We Are Okay — Review

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Christmas break has begun, and the students have all gone home, but Marin has chosen to spend the holiday all alone in her college dorm. Orphaned when her grandfather died last summer, Marin not only has no place to go, but isn’t sure she wants to return to the home they shared in San Francisco. Staying in New York keeps the ghosts at bay, and helps Marin keep from slipping back into the emotional abyss she fell into when she discovered her grandfather was gone.

But New York is so much colder than California, and while snow is pretty, it’s a bit much for a girl raised near beaches and sun. And now that her best friend, Mabel, has come to visit, Marin finds herself facing some tough questions. Will she stay in New York or come back to California? And, if she does return, who exactly will she be?

Told in chapters that alternate between the present and the summer prior to Marin’s coming to college, this novel explores the events leading up to her grandfather’s tragic death and the subsequent grief she chooses to navigate on her own. While Marin and her grandfather had lived together since her mother died when she was three, the two navigated in separate circles that overlapped in the shared center space of their home. Marin does not question the fact that she has never entered her grandfather’s bedroom or study, nor has he ever ventured into her rooms at the front of the house. She simply believes it is because they both like their privacy, and doesn’t think the arrangement odd until her friends question why she doesn’t even know how many bedrooms her home contains.

This separation and the revelation of several secrets Marin discovers after her grandfather dies leaves her not only grieving his death, but questioning their relationship and whether she ever even knew who her grandfather was. In addition, Marin must face the fact that she had been deeply lonely her entire life, and that she is worthy of the love and support Mabel and her family continue to offer her.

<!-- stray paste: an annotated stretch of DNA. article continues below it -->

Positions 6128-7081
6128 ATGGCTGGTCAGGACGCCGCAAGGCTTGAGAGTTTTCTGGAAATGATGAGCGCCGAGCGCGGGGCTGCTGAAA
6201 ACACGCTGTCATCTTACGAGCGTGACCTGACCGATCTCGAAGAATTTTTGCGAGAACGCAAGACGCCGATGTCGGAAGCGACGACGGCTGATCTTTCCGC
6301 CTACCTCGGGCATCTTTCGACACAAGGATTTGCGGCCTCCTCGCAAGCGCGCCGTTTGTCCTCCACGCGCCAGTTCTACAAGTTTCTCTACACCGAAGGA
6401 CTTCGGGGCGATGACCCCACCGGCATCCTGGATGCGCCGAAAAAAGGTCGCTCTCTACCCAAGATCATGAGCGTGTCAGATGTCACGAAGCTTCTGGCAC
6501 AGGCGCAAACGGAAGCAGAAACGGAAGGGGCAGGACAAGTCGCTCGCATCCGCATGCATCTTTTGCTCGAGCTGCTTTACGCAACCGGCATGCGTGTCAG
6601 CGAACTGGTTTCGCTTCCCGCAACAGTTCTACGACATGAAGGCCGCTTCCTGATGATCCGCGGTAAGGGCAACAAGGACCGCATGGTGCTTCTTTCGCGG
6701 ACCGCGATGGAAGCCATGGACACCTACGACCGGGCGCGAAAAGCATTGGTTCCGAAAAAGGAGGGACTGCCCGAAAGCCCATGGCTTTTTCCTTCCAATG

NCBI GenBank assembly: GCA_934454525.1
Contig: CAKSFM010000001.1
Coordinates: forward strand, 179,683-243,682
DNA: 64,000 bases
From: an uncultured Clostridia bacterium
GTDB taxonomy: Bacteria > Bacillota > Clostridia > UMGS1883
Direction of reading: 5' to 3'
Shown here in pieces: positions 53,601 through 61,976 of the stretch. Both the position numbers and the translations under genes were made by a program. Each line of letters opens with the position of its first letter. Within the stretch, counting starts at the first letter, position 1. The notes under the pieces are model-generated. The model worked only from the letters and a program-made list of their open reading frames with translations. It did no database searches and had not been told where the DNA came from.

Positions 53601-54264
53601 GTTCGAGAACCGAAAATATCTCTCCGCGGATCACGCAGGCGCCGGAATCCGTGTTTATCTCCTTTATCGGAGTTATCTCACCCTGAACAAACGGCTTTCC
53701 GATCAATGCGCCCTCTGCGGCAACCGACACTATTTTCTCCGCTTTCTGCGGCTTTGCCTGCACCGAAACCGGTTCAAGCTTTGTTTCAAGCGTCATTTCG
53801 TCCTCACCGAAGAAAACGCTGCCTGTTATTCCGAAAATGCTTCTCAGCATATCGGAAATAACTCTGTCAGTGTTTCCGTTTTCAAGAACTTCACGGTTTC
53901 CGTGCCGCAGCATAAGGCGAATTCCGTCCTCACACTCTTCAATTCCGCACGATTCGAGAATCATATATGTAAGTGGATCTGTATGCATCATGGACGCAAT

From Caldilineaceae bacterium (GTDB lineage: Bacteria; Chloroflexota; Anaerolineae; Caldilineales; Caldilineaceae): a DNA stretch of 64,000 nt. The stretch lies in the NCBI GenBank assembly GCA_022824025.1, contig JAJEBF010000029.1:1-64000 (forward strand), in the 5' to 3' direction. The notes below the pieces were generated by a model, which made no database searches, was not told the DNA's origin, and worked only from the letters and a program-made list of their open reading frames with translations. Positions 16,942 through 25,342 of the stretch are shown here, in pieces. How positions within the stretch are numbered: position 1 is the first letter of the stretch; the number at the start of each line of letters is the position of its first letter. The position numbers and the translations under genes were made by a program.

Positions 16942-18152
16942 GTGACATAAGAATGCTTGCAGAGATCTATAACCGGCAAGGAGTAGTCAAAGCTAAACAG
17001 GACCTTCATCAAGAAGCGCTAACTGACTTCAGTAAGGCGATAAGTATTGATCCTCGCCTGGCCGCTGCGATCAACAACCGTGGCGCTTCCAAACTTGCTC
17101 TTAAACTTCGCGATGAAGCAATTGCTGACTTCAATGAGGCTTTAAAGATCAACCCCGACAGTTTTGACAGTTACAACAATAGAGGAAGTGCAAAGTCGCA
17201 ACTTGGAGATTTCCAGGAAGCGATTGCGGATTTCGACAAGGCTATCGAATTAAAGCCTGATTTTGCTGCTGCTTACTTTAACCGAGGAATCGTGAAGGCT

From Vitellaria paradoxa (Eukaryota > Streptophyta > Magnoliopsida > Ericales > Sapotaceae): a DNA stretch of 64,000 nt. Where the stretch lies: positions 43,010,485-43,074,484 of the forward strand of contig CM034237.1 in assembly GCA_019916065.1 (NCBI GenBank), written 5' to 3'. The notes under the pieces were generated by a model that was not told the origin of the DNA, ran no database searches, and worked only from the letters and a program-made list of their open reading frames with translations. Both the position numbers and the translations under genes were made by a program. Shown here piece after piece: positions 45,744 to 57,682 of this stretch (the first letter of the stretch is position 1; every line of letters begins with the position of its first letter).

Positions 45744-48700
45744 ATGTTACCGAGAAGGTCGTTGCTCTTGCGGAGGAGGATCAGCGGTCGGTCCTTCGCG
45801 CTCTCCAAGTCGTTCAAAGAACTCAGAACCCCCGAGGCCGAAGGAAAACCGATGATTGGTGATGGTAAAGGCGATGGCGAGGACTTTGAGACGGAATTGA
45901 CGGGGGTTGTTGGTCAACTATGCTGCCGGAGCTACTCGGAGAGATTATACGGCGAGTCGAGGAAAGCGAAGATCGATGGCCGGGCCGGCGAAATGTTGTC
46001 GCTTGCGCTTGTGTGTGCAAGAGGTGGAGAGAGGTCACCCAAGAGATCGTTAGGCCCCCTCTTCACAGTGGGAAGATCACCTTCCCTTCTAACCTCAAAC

This novel, which was selected as the 2018 Printz award winner by the Young Adult Library Services Association, is a very strong novel that I would recommend to any teen reader.

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The Darkest Part of the Forest (Book Review)

In a clearing, in the forest lays a glass coffin with a beautiful creature inside. On and on this person sleeps, never waking no matter what anyone does.

Think you know this story, huh? Think again.

The coffin contains a boy with horns and pointed ears. The things that haven’t awakened him include kisses from local teenagers, hard blows to the coffin with a sledgehammer, and loud, raucous parties with girls dancing on top to tunes blaring out of their iPods.

Welcome to Fairfold, a town where the lines between what we’d call fantasy and reality are blurred. A town where the Folk, as fairies are called, fill the forest and occasionally play nasty tricks on the human residents and visitors. Where sometimes the fairies will fulfill a wish or a blessing, but always with dire consequences.

Enter Hazel and Ben, brother and sister who have spent their whole lives in Fairfold. They know how to run the forest paths, know every inch of the stream and hills, know all the stories and secrets of their hometown.

These two have a few secrets of their own. Years ago, after Ben had been blessed by a fairy woman and could play music that enchanted humans and Folk alike, the pair decided to become monster hunters to protect tourists and townsfolk from the creatures that crawled the woods. Hazel longed to become a knight and would become one, in a way, when she pledged seven years of her life to the fairy king in exchange for a music scholarship for her brother.

Now the coffin has broken, and the boy is gone. Hazel is losing track of time, and when she wakes in the mornings, she her body is bruised and battered, her clothes and feet covered with mud. Acorns with secret messages fill her pockets, and her beloved sword is missing.

What is going on? Who freed the fairy boy, and what will this mean for the town of Fairfold?

For the answers to those questions and more, read The Darkest Part of the Forest by Holly Black.